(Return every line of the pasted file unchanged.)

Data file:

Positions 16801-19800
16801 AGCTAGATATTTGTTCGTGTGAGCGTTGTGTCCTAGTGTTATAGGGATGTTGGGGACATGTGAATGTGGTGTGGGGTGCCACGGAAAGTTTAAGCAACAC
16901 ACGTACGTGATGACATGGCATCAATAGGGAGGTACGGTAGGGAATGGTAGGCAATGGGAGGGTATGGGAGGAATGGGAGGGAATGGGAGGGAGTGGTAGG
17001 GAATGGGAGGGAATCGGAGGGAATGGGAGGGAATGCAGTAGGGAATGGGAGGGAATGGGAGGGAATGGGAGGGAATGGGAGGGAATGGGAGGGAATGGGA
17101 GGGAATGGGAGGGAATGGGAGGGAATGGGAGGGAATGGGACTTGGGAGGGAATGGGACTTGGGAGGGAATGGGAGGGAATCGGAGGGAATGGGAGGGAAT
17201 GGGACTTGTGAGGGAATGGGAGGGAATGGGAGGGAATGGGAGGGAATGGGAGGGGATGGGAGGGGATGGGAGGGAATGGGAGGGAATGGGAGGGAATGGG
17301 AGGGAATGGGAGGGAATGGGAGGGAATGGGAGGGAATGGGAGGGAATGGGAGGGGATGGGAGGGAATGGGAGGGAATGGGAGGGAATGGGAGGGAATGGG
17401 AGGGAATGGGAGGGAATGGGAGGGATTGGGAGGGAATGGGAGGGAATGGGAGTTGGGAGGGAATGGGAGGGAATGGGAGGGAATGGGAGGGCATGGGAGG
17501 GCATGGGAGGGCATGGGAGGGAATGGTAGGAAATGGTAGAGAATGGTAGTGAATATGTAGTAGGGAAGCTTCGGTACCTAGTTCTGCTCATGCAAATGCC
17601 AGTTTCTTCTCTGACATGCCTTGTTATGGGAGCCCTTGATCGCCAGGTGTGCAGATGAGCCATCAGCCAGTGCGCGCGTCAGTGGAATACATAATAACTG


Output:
Positions 16801-19800
16801 AGCTAGATATTTGTTCGTGTGAGCGTTGTGTCCTAGTGTTATAGGGATGTTGGGGACATGTGAATGTGGTGTGGGGTGCCACGGAAAGTTTAAGCAACAC
16901 ACGTACGTGATGACATGGCATCAATAGGGAGGTACGGTAGGGAATGGTAGGCAATGGGAGGGTATGGGAGGAATGGGAGGGAATGGGAGGGAGTGGTAGG
17001 GAATGGGAGGGAATCGGAGGGAATGGGAGGGAATGCAGTAGGGAATGGGAGGGAATGGGAGGGAATGGGAGGGAATGGGAGGGAATGGGAGGGAATGGGA
17101 GGGAATGGGAGGGAATGGGAGGGAATGGGAGGGAATGGGACTTGGGAGGGAATGGGACTTGGGAGGGAATGGGAGGGAATCGGAGGGAATGGGAGGGAAT
17201 GGGACTTGTGAGGGAATGGGAGGGAATGGGAGGGAATGGGAGGGAATGGGAGGGGATGGGAGGGGATGGGAGGGAATGGGAGGGAATGGGAGGGAATGGG
17301 AGGGAATGGGAGGGAATGGGAGGGAATGGGAGGGAATGGGAGGGAATGGGAGGGGATGGGAGGGAATGGGAGGGAATGGGAGGGAATGGGAGGGAATGGG
17401 AGGGAATGGGAGGGAATGGGAGGGATTGGGAGGGAATGGGAGGGAATGGGAGTTGGGAGGGAATGGGAGGGAATGGGAGGGAATGGGAGGGCATGGGAGG
17501 GCATGGGAGGGCATGGGAGGGAATGGTAGGAAATGGTAGAGAATGGTAGTGAATATGTAGTAGGGAAGCTTCGGTACCTAGTTCTGCTCATGCAAATGCC
17601 AGTTTCTTCTCTGACATGCCTTGTTATGGGAGCCCTTGATCGCCAGGTGTGCAGATGAGCCATCAGCCAGTGCGCGCGTCAGTGGAATACATAATAACTG